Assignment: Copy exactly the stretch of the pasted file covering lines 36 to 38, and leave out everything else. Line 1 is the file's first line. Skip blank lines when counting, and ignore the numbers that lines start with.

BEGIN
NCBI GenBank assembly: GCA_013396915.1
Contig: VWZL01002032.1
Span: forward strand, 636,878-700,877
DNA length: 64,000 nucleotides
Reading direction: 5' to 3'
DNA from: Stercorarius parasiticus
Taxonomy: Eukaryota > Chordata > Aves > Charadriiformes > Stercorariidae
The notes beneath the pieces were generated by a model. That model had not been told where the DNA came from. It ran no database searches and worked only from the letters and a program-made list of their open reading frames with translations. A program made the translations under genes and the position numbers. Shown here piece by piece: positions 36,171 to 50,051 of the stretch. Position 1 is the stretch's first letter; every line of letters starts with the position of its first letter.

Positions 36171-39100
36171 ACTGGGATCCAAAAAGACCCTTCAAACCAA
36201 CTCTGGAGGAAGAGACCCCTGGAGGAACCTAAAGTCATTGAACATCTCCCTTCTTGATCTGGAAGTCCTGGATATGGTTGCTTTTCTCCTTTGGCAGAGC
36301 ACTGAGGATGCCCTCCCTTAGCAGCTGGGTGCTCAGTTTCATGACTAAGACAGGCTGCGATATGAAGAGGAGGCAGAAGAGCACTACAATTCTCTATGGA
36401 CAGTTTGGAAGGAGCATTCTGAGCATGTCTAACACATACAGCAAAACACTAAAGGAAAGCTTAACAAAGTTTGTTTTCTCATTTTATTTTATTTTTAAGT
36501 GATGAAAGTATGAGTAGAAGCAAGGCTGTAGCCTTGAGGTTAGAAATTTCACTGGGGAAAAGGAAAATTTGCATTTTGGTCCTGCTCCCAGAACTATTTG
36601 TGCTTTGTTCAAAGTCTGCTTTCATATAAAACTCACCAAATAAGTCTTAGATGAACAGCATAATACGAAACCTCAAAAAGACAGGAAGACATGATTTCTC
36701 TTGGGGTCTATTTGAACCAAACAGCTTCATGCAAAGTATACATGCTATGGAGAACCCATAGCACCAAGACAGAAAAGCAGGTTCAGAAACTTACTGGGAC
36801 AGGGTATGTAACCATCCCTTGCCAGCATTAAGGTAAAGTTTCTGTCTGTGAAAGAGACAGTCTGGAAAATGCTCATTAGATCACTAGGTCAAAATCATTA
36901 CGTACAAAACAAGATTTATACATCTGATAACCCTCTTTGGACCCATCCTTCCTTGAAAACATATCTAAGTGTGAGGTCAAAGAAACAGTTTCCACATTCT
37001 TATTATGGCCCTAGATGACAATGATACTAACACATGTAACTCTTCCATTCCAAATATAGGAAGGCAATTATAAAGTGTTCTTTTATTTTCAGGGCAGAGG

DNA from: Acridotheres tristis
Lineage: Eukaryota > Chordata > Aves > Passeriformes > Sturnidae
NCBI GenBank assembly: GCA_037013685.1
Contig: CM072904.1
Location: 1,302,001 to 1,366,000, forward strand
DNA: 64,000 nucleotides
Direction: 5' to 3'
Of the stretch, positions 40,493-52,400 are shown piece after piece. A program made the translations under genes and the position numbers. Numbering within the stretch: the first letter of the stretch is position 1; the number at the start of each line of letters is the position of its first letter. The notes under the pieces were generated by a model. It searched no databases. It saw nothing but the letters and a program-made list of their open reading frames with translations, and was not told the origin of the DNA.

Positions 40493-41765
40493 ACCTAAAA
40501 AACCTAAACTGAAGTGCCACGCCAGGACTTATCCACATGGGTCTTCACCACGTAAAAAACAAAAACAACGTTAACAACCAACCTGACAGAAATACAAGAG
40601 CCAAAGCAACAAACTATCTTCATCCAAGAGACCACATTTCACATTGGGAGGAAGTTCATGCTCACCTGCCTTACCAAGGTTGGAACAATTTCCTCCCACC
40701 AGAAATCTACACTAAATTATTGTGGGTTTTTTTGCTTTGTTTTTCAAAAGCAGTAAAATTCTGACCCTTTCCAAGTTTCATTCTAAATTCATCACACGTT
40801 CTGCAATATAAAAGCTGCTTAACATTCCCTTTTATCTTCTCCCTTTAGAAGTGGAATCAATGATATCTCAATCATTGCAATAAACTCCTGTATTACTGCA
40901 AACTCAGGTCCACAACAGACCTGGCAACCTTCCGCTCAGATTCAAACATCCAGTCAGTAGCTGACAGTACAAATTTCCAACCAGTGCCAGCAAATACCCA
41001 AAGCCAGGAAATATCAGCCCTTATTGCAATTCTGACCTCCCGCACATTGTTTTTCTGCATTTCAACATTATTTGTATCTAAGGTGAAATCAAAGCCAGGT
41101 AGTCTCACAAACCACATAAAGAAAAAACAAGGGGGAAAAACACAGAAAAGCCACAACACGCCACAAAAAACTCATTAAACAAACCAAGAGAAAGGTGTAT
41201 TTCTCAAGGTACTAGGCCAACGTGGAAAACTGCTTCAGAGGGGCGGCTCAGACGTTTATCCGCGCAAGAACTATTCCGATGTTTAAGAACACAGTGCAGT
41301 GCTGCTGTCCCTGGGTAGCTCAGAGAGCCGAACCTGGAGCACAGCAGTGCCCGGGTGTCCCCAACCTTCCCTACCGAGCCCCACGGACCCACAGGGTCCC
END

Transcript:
41101 AGTCTCACAAACCACATAAAGAAAAAACAAGGGGGAAAAACACAGAAAAGCCACAACACGCCACAAAAAACTCATTAAACAAACCAAGAGAAAGGTGTAT
41201 TTCTCAAGGTACTAGGCCAACGTGGAAAACTGCTTCAGAGGGGCGGCTCAGACGTTTATCCGCGCAAGAACTATTCCGATGTTTAAGAACACAGTGCAGT
41301 GCTGCTGTCCCTGGGTAGCTCAGAGAGCCGAACCTGGAGCACAGCAGTGCCCGGGTGTCCCCAACCTTCCCTACCGAGCCCCACGGACCCACAGGGTCCC